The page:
A while back, I wrote about all the ways you could find out what’s at the next exit when you’re doing a road trip – rest stops, bathrooms, hotels, campgrounds, restaurants, etc. And ALL of those things are important to know ahead of time. But another nice thing to know is what’s on all those miles between Point A and Point B. Maybe you want a place to spend a couple of hours to break your driving day up. Maybe you’re into cheesy, kitschy tourist stops like I am and want to know what you’ll pass on the way. I’m sure it’s no surprise to anyone that there is such a website, and there’s an app for that, too…
Roadtrippers.com is the nation’s fastest-growing web and mobile travel planning platform, with over 25 million trips booked to-date.
From their website: “Our unique content covers the wonderful “off the beaten path” places to visit and our unique database contains millions of the world’s most interesting locations. Roadtrippers helps people discover the world around them in an entirely new way by streamlining discovery, planning, booking and navigation into an engaging and intuitive process. The web and mobile applications are free to use.”
Essentially, you start a road trip by telling Roadtrippers.com where you want to go (not so amazingly in this day and age, it already knows where you are LOLOL. But you can change that, too, if you’re starting somewhere else) and exploring from and adding places to your online map. You have the option to edit your trip’s route, and if you’re traveling with friends and/or family, you even have the ability to invite them so you can all edit the trip whenever you want.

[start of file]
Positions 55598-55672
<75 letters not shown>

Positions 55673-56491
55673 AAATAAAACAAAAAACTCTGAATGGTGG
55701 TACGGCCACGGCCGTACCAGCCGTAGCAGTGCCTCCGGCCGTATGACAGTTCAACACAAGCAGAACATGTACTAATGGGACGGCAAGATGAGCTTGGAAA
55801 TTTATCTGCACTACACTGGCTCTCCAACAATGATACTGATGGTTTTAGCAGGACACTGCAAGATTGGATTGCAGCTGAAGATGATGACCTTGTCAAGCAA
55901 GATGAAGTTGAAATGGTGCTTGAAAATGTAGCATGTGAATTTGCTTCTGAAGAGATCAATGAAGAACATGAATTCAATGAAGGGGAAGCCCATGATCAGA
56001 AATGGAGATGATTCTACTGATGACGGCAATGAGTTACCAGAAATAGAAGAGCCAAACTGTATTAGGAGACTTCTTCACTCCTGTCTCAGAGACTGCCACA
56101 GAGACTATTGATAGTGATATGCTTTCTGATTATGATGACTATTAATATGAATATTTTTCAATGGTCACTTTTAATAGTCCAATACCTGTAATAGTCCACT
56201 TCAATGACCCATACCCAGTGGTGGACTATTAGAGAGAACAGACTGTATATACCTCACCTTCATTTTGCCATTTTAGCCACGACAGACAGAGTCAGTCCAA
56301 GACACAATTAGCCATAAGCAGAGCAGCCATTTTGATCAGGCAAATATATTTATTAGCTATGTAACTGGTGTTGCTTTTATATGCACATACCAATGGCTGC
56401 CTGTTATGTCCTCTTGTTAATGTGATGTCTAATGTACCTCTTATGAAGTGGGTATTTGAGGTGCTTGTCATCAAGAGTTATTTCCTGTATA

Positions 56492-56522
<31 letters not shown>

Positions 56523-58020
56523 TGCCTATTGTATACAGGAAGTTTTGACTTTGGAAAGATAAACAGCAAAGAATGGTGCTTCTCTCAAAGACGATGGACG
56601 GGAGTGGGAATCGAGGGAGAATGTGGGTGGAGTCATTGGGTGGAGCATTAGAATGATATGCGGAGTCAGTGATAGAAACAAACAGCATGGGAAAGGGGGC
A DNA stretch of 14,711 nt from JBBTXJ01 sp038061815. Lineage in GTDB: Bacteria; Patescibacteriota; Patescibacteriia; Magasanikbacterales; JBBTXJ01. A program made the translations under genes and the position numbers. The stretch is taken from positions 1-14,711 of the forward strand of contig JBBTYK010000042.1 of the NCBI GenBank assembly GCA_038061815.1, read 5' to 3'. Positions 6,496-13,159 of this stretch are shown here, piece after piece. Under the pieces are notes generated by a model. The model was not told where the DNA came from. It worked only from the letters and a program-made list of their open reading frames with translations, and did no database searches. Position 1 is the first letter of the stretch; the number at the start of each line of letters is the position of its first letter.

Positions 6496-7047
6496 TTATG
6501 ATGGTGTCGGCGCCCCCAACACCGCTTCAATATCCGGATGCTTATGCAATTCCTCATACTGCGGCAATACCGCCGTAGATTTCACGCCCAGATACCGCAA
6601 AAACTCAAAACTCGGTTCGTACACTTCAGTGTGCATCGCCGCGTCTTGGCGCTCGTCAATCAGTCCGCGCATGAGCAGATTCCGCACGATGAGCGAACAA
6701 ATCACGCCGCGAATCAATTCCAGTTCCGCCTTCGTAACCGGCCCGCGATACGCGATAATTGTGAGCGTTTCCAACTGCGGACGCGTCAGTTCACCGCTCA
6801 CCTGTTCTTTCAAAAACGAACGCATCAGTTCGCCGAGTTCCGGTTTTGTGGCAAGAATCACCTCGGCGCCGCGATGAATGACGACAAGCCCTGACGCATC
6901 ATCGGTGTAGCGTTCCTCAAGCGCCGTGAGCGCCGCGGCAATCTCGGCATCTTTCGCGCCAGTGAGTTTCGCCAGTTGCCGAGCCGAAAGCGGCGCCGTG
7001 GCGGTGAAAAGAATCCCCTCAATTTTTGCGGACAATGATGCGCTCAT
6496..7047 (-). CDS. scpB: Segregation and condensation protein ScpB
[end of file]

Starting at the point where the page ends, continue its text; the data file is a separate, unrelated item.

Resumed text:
Here’s an example:
Say I’m in Orlando (which I am) and I want to drive to Seattle, WA. Roadtrippers automatically tells me how many miles the road trip will be (3,139), how long it will take to drive (44 hours, 5 minutes) and how much I should expect to pay in gasoline ($334). I also can see hotels, attractions & culture, food & drink, outdoors & recreation, points of interest, vacation rentals and camping & RV opportunities along the route. Each one of those is broken down into subcategories (for example, under hotels, I can look at B&Bs, boutique hotels, hostels, hotels, motels and unique stays, or ALL of them, if I want), which can be broken down even further based on, for the example of hotels, price, pet friendliness, how far it is from my route, etc.
Just for fun, I zoomed in on my map and clicked on a “Point of Interest” – Ruby Falls, in Chattanooga, TN. This is what Roadtrippers gave me:
So pretty much everything I would need to know about Ruby Falls, including its address, hours, general info and relatively up-to-date reviews. I was given the option to add it to my trip, and then look for more stuff.
Of course, not everything is listed so perfectly; a site that’s made to spew information is only as good as the information it’s given. Such was the case with the Drug Store Museum, in Forest City, MO (population 250, BTW). This is what I got when I chose that as a site I might want to see:
Overall, Roadtrippers.com looks like a very helpful website. It has other functions that I didn’t explore as thoroughly, such as hooking you up with commercial websites such as Hotels.com and Expedia to help you book hotels on your way (no thanks, I’m good…I’m married to Mr. Points & Miles), interesting information about places you might want to consider visiting (like where the Amish and Mennonites go for vacation [Pinecraft, FL], and the town that’s home to an entire village of fairy tale cottages [Carmel-by-the-Sea, CA], and even pre-made trips if you want someone else to do all the dirty work.
So the next time you want to get from here to there and want to know what you can see between them, check out Roadtrippers.com. Let us know what you think!
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This post first appeared on Your Mileage May Vary